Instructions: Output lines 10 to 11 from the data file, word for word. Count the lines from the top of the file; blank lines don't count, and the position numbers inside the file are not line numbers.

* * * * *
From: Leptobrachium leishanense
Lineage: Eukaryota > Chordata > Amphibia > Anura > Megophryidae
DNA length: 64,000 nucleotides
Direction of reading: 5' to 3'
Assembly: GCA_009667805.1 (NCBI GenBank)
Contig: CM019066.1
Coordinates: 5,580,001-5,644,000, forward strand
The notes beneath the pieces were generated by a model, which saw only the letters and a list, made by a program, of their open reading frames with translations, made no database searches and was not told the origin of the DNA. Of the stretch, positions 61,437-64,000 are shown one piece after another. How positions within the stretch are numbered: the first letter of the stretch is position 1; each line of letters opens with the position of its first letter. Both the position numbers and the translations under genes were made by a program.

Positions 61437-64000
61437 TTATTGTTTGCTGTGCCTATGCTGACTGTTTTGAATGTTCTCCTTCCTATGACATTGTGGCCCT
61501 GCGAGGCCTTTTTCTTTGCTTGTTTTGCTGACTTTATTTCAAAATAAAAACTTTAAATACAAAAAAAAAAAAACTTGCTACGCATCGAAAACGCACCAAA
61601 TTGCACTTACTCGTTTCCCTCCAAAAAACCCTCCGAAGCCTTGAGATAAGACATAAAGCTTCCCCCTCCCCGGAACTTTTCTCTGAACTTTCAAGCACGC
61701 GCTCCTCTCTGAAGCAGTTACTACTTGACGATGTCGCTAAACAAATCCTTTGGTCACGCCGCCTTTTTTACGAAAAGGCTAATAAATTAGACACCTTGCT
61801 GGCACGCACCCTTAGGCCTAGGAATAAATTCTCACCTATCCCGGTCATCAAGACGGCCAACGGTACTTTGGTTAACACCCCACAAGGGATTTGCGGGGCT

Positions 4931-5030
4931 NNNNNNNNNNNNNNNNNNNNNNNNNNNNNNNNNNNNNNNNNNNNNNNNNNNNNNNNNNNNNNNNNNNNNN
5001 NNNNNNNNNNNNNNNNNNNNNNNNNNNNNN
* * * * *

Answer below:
61437 TTATTGTTTGCTGTGCCTATGCTGACTGTTTTGAATGTTCTCCTTCCTATGACATTGTGGCCCT
61501 GCGAGGCCTTTTTCTTTGCTTGTTTTGCTGACTTTATTTCAAAATAAAAACTTTAAATACAAAAAAAAAAAAACTTGCTACGCATCGAAAACGCACCAAA